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This is the edition with a publication date of 9/6/2011.
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Our fascination with numbers begins when we are children and continues throughout our lives. We start counting our fingers and toes and end up balancing checkbooks and calculating risk. So powerful is the appeal of numbers that many people ascribe to them a mystical significance. Other numbers go beyond the supernatural, working to explain our universe and how it behaves. In Cosmic Numbers, mathematics professor James D. Stein traces the discovery, evolution, and interrelationships of the numbers that define our world. Everyone knows about the speed of light and absolute zero, but numbers like Boltzmann's constant and the Chandrasekhar limit are not as well known, and they do far more than one might imagine: They tell us how this world began and what the future holds. Much more than a gee-whiz collection of facts and figures, Cosmic Numbersilluminates why particular numbers are so important--both to the scientist and to the rest of us.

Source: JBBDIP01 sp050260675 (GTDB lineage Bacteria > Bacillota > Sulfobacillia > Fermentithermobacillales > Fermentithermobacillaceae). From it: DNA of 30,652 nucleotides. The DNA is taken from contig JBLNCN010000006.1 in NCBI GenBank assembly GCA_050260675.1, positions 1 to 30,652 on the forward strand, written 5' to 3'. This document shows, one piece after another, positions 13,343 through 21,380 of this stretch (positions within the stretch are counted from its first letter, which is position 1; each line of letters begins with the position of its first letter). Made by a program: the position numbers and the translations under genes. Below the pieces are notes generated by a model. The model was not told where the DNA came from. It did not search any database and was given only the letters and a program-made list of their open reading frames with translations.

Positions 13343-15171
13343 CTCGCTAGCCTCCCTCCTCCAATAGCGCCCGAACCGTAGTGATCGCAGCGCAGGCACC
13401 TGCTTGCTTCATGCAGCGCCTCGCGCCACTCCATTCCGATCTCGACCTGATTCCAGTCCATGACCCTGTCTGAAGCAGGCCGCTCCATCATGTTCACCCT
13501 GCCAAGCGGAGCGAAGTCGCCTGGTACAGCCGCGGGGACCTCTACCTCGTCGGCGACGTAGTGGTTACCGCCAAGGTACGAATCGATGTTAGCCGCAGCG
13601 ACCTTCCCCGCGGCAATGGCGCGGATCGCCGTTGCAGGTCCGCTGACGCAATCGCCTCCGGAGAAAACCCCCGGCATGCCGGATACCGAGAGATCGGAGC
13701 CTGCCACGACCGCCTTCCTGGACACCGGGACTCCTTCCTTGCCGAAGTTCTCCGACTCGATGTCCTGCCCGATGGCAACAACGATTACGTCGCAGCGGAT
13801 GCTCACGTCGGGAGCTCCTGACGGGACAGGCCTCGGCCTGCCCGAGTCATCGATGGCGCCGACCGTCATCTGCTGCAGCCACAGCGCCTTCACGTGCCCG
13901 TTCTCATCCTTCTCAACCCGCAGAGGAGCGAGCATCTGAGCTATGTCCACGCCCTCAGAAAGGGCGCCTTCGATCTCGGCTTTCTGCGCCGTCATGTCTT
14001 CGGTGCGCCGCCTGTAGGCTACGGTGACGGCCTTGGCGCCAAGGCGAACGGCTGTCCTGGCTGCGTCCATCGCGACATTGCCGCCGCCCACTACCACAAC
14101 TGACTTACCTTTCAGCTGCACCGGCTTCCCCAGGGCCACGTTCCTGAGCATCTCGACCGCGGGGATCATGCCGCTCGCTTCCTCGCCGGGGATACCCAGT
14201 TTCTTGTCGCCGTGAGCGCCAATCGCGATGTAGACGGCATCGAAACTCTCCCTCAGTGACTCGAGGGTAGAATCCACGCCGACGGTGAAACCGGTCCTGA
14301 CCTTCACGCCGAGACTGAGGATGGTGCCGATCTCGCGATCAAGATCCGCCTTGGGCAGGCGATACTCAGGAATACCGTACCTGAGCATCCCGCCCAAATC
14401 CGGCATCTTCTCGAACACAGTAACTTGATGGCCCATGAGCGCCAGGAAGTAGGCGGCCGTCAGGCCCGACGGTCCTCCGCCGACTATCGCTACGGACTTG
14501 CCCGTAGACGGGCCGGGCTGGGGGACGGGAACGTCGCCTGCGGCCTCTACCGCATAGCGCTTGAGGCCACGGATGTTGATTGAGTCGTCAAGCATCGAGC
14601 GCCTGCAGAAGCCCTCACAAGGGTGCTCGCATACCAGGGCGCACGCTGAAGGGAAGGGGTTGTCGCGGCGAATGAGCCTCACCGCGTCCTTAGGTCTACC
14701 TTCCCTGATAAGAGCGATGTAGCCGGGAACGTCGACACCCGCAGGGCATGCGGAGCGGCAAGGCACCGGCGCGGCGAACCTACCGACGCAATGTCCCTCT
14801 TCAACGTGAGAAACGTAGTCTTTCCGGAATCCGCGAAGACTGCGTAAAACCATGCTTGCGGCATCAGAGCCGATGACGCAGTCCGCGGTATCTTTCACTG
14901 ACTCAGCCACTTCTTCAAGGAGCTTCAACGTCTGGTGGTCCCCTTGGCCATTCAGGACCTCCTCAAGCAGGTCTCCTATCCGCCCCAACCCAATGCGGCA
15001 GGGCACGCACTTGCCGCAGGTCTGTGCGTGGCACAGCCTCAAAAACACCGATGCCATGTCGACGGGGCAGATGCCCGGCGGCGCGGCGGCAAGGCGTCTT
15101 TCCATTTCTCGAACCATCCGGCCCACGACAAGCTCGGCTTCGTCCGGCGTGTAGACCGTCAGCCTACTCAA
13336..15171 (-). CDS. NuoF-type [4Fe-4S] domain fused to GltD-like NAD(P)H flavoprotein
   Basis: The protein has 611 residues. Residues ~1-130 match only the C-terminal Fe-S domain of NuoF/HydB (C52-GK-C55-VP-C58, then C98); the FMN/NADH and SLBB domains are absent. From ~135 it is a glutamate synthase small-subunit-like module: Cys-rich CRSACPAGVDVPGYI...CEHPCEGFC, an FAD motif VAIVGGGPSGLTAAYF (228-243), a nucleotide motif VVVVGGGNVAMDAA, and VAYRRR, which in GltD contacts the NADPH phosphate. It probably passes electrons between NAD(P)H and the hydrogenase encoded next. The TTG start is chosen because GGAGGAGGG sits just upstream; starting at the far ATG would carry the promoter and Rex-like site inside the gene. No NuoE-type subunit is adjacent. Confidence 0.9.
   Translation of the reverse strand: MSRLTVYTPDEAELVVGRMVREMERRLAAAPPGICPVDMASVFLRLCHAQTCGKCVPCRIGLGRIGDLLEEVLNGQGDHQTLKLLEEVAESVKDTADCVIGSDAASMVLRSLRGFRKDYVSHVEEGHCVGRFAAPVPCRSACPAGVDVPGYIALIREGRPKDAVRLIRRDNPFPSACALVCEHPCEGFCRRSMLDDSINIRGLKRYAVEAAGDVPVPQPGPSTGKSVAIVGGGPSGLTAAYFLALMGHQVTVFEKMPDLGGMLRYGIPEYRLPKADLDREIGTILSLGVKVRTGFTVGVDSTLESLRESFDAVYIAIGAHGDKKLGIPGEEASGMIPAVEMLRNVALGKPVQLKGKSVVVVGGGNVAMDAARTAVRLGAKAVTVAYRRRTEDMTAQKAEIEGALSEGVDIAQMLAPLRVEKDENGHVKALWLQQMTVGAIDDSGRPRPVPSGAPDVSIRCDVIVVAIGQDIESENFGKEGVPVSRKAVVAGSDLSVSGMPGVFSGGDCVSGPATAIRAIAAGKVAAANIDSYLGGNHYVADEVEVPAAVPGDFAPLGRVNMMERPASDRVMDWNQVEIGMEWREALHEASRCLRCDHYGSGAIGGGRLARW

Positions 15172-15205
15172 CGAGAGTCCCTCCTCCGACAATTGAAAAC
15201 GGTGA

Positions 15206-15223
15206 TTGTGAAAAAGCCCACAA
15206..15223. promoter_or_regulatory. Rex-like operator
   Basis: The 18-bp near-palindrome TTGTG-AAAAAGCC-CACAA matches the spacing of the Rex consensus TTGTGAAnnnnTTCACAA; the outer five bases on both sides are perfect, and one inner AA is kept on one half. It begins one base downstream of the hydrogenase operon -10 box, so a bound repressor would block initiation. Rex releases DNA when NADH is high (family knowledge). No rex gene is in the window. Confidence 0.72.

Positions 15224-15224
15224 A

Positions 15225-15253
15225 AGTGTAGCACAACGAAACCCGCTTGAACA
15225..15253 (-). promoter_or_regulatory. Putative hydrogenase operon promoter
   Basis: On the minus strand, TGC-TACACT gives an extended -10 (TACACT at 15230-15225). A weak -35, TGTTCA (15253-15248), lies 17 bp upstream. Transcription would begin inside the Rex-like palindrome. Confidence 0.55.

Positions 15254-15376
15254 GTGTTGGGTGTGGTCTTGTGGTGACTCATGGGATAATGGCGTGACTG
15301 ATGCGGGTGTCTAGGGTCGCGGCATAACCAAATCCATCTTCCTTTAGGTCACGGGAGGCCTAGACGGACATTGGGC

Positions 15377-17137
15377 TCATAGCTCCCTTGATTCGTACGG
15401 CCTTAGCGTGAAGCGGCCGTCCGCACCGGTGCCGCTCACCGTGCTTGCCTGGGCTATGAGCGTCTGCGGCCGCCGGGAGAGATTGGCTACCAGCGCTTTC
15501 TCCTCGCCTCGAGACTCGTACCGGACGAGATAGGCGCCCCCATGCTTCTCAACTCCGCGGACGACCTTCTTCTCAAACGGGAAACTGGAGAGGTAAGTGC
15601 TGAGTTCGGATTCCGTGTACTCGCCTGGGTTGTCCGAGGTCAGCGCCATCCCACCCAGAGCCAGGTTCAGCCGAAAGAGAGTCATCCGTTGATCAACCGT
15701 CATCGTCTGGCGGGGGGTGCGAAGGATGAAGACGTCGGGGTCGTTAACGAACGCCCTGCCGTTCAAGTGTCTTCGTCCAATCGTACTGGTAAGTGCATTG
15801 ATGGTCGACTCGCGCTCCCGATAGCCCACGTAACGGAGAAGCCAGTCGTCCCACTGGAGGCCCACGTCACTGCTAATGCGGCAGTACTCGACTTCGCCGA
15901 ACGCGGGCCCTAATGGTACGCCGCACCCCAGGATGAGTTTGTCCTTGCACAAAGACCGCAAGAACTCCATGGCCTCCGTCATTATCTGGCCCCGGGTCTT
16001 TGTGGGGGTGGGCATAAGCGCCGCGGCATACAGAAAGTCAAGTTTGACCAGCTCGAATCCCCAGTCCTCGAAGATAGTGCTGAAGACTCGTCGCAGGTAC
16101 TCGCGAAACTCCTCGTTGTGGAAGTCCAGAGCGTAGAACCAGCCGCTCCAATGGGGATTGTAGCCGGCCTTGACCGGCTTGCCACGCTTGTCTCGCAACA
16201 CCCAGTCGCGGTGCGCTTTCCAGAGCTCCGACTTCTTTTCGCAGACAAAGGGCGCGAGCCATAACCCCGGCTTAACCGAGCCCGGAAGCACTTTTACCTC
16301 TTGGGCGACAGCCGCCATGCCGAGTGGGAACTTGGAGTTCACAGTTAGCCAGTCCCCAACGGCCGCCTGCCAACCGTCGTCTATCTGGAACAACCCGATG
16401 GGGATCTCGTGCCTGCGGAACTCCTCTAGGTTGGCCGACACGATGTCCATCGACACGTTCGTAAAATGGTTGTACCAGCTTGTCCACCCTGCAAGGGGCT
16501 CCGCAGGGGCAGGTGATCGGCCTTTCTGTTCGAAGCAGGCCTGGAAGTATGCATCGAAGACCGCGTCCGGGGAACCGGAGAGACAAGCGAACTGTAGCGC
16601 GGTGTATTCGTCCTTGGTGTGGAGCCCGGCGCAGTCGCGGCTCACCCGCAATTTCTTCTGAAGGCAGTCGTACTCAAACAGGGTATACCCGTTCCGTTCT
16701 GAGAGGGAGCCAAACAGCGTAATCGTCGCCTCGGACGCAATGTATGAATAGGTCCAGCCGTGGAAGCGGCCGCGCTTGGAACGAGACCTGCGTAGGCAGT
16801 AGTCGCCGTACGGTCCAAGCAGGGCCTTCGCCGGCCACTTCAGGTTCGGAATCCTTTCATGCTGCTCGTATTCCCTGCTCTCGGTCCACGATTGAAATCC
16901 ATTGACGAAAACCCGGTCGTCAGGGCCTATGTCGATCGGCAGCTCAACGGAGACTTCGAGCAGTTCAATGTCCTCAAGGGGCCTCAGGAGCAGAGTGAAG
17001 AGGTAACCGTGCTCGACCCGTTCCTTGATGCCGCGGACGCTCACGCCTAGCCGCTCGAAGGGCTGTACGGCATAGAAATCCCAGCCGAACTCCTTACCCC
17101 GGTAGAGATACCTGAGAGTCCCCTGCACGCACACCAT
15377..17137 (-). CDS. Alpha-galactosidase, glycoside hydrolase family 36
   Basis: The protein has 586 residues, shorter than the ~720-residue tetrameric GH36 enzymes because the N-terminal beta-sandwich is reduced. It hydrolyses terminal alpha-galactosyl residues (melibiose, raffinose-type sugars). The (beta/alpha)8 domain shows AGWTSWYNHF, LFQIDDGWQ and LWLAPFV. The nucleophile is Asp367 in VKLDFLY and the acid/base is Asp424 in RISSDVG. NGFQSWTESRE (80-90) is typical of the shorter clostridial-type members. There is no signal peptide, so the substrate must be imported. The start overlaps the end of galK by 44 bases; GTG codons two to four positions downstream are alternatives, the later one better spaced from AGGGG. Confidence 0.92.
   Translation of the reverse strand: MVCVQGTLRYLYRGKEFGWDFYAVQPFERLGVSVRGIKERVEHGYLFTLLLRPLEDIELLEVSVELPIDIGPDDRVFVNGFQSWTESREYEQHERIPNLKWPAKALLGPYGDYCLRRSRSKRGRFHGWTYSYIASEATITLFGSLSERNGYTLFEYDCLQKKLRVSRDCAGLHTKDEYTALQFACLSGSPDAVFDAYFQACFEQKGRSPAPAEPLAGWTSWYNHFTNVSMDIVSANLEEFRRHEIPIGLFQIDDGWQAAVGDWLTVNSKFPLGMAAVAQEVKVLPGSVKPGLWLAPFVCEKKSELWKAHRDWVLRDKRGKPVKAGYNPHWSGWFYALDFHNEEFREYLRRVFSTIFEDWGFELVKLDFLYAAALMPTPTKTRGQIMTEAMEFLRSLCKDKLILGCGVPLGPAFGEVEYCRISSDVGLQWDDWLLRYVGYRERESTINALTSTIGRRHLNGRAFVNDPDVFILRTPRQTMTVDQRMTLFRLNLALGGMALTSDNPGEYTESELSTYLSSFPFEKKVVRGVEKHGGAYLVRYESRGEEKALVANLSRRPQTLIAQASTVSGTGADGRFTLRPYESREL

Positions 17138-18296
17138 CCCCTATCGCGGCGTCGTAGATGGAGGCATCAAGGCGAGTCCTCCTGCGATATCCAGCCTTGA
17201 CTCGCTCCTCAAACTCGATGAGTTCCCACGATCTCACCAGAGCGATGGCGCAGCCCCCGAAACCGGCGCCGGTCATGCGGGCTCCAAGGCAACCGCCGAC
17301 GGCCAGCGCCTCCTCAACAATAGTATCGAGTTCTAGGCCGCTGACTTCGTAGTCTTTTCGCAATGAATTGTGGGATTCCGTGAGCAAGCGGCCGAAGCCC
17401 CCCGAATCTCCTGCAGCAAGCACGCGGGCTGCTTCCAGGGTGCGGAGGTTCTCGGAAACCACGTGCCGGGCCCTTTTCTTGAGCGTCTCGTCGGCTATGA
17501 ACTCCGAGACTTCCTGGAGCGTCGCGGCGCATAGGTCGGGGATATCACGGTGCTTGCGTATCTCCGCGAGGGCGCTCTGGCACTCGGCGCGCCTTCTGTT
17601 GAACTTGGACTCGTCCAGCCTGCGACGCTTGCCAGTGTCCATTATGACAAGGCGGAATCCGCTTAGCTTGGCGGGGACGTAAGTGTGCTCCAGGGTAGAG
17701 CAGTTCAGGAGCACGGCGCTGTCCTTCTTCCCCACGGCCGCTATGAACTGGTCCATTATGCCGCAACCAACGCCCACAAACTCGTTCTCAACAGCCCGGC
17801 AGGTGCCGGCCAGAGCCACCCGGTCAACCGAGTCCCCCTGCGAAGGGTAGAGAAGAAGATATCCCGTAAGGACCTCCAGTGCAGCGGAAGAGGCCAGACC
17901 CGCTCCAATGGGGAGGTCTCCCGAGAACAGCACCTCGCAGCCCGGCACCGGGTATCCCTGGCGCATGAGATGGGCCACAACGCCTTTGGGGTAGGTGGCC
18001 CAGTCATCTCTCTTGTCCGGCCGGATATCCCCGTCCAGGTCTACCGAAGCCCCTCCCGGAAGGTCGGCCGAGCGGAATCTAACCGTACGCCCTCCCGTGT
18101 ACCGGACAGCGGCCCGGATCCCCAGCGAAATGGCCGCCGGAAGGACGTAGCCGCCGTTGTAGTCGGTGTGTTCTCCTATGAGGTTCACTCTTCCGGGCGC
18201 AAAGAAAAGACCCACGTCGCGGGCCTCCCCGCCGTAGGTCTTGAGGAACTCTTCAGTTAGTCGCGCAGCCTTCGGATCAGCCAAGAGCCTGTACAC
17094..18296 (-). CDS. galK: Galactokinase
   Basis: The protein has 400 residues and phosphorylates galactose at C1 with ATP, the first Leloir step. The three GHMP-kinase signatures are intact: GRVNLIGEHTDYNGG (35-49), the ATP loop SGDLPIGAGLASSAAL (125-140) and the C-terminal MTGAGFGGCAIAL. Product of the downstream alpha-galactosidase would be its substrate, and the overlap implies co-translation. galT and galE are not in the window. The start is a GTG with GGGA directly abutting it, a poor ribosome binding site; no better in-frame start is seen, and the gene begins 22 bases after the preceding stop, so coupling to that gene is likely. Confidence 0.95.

Table of Contents
|The Gravitational Constant||p. 1|
|The Speed Of Light||p. 15|
|The Ideal Gas Constant||p. 29|
|Absolute Zero||p. 43|
|Avogadro's Number||p. 57|
|Electricity And The Proportionality Constant||p. 71|
|The Boltzmann Constant||p. 85|
|The Planck Constant||p. 103|
|The Schwarzschild Radius||p. 117|
|The Efficiency Of Hydrogen Fusion||p. 133|
|The Chandrasekhar Limit||p. 149|
|The Hubble Constant||p. 167|
|Codata Note||p. 203|
|Table of Contents provided by Ingram. All Rights Reserved.|